Neil Mackay, joint boss of Mackays ironmongers in Cambridge, says he's be plagued by thieves and when he captured a CCTV image of a man stealing two drills, he sent the picture to Cambridge Constabulary.
But officers told him in order to obtain the man's name and address he would have to make a freedom of information request, at a cost of £85.
Mr Mackay told Cambridge News: "It's completely absurd. I've been asked to pay £85 for information which should be readily available to me free of charge.
"It feels like being fined for the privilege of having a crime committed against you.
"They even made the point that the charge is non-refundable, for goodness sake, even if they decide that it is not in the public interest to provide me with the information requested.
Neil Mackay said: "It's completely absurd. I've been asked to pay £85 for information which should be readily available to me free of charge"
"The size of the charge is neither here nor there from my point of view. I just feel that it is a way of trying to block the legal process."
Mr Mackay said police told him they recognised the "culprit" and he had been caught while committing another crime elsewhere and convicted.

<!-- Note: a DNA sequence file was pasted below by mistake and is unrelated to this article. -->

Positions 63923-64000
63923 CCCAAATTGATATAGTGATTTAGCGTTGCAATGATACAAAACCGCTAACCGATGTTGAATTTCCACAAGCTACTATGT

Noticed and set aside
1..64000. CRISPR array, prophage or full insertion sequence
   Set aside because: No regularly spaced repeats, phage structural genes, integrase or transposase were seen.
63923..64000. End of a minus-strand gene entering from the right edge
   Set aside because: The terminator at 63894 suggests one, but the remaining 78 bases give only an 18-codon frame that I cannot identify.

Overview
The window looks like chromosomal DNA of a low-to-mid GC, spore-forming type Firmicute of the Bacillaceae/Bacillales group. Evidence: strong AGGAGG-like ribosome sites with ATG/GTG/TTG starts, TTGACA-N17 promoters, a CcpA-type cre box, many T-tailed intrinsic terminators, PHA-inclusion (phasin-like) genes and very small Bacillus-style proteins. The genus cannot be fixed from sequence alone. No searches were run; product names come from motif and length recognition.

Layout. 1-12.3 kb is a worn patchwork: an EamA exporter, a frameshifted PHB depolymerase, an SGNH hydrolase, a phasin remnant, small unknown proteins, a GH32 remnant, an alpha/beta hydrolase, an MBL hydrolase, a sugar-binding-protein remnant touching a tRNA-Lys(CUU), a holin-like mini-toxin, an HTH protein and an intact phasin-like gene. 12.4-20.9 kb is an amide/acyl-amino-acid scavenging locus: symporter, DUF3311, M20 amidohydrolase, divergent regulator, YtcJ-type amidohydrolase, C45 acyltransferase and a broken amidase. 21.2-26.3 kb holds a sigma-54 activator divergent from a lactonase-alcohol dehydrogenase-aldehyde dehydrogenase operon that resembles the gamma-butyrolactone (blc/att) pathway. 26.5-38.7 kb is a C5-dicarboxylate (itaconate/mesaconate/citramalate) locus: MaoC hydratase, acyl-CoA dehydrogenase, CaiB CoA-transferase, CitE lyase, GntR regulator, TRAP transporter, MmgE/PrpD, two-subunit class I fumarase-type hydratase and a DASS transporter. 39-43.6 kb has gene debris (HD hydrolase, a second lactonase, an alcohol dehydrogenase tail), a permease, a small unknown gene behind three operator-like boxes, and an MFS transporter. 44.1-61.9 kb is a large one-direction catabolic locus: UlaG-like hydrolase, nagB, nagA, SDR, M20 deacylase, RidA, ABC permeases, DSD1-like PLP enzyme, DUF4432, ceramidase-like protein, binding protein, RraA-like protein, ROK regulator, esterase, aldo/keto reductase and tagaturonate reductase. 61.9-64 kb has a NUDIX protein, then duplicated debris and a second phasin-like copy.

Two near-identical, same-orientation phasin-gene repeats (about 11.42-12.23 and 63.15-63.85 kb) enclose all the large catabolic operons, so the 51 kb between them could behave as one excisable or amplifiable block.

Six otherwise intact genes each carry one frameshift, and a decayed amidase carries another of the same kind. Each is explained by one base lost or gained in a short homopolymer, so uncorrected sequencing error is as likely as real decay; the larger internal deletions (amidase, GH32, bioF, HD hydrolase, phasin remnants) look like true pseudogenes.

He had been sent to prison for 48 weeks.
Mr Mackay added: "As a result it had been decided it was not in the interest of the 'public purse' to further charge and prosecute him for the crime he had committed in my shop.
"I was informed that the only way I would be able to gain any form of retribution would be for us to take civil action ourselves."
Mackays ironmongers in Cambridge
Mr Mackay decided to do this, and asked the police to release the man's name and address, so Mackays could start their own legal proceedings.
But he was then told he would have to make a 'freedom of information' request to get these details - and that would entail him paying a fee of £85.
Mr Mackay has become a national champion of businesses hit by repeated theft, appearing on TV programmes about the issue and demanding tougher action against thieves.
An official at Bedfordshire police, who administer information rights for the Bedfordshire, Cambridgeshire and Hertfordshire forces, including the fees, said she was unable to comment.
A Cambridgeshire police spokeswoman said: "A victim has no entitlement to information as to the offender in their crime per se, and so this information would be treated as a third party request for personal information under the Data Protection Act.
"All such requests, of which we receive a number, are indeed subject to a fee to cover our costs."